Easy Paper Pumpkins!
Pumpkins pumpkins everywhere!
How we love them this time of year!
On the hearth, upon the stair, at your doorstep, trick-or-treaters beware!
How about a paper pumpkin?
Have you made one yet?
It’s simple and quick and fun for kids!
Don’t believe me? Then go ask Sid!
Just kidding around. Silly poems aside, this is a really super easy and fun craft that would be great for decorating your house for fall. All you’ll need are a couple of square pieces of scrapbook paper in pumpkin colors, some scissors, a hole punch and some chenille stems (aka pipe cleaners) in fall colors.
If you don’t have scrapbook paper, any old paper will do. Just be sure that it is cut in a square.
Next you’ll need to fold it into triangles as shown above. How neatly you fold it is not terribly important. It’s not origami. You only need the fold lines as guides for where to cut. After you’ve folded it in half and then in half again and then in half yet again (3 times), then unfold it and cut along all the creases from the outside edge towards the middle but do not cut all the way through. You want to leave about an inch of uncut paper in the center. If you cut all the way through then you’ll just end up with pieces and not a pumpkin.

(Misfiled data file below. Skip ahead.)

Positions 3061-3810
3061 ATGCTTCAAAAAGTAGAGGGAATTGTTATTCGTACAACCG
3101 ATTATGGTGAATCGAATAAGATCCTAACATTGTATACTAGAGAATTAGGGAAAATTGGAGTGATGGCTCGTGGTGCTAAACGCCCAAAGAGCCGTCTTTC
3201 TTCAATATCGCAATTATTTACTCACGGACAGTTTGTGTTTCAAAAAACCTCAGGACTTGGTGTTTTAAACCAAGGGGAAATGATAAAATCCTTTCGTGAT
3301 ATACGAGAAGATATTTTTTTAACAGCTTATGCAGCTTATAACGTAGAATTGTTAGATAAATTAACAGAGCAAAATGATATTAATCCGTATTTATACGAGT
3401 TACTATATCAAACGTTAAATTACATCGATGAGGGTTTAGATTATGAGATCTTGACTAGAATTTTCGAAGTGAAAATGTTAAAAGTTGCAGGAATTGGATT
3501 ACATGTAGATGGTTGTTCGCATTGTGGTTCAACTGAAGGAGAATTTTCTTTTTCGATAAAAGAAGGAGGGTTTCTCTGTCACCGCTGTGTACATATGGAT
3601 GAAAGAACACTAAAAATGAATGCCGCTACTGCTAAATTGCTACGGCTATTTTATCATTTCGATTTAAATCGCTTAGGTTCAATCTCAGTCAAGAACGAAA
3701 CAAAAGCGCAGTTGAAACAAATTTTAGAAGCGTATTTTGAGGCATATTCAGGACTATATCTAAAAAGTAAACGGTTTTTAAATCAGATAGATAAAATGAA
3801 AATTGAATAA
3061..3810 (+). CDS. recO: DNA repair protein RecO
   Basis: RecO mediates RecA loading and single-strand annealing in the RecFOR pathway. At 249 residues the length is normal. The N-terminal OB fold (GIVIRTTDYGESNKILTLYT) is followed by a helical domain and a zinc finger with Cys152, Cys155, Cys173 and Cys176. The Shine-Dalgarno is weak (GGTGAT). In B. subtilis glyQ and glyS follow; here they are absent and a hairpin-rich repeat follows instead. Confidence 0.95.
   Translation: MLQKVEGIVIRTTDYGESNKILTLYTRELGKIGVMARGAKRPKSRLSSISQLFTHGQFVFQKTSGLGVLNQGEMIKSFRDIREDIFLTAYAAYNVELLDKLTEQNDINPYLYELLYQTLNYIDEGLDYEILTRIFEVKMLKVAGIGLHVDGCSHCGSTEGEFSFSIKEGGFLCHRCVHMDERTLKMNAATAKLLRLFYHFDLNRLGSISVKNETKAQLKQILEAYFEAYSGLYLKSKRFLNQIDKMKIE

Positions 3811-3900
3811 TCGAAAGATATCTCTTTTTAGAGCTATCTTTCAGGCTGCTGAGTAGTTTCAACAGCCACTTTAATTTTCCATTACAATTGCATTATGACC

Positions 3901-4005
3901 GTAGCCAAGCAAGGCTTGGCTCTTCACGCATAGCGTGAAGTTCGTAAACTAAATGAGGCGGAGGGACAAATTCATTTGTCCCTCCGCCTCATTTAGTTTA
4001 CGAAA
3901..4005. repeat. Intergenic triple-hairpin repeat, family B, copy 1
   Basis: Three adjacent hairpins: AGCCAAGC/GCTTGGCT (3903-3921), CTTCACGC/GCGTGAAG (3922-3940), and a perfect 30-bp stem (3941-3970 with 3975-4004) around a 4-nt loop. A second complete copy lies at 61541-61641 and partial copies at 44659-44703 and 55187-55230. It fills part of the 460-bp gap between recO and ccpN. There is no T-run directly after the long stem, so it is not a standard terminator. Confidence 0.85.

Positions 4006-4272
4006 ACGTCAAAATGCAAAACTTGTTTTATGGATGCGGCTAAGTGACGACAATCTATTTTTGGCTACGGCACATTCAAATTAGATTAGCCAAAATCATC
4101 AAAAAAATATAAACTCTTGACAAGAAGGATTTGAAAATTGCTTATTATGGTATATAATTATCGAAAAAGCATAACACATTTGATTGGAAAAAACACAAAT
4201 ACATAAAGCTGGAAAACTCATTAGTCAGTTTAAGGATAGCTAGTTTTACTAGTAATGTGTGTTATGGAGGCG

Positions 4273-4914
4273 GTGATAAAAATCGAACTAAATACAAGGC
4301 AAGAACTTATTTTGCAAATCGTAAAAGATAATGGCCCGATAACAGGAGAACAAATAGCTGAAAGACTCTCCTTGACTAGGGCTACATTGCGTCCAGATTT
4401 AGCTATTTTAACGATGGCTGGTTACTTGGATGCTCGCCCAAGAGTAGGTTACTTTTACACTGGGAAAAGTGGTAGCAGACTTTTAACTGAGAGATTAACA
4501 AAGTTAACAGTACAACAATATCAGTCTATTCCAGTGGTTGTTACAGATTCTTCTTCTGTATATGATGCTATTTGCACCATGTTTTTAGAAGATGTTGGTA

After your lines are cut, then cut from the outside corner toward the middle in an arc shape. This will create four split petals. If I’m not explaining this very well, here’s a handy-dandy printable for you to copy and use as a pattern. You can also just cut the petals while it’s still folded—sort of like how you’d cut a snowflake—but I’ll leave that to those who are more comfortable with paper crafting.
Punch each petal in the outside corner, and punch once in the middle. If your hole puncher can’t reach to the center just fold your paper and cut a small hole.
Now it’s time for assembly. This is a good time for younger kids who aren’t as handy with scissors and hole punchers to participate.
First thread your chenille stem up through the bottom and curl it so it doesn’t pull through. You’ll want your curl to be as flat as possible so your pumpkin can sit flat and not wobble too much to the side. Then thread the chenille stem through the holes in the tip of each petal until they’re all attached. Now you can cinch down the petals until they create a nice squatty globe shape. To hold this shape just bend your chenille stem into another spiral on top. You can create fun curly pumpkin stems by winding the leftover chenille stem around a pencil or pen.
Tah-dah! You’re all done.
Of course if you’re my daughter, your next step is to decorate your pumpkin with stickers and pink hearts but I realize that unlike her, not everyone thinks pink is a fall color.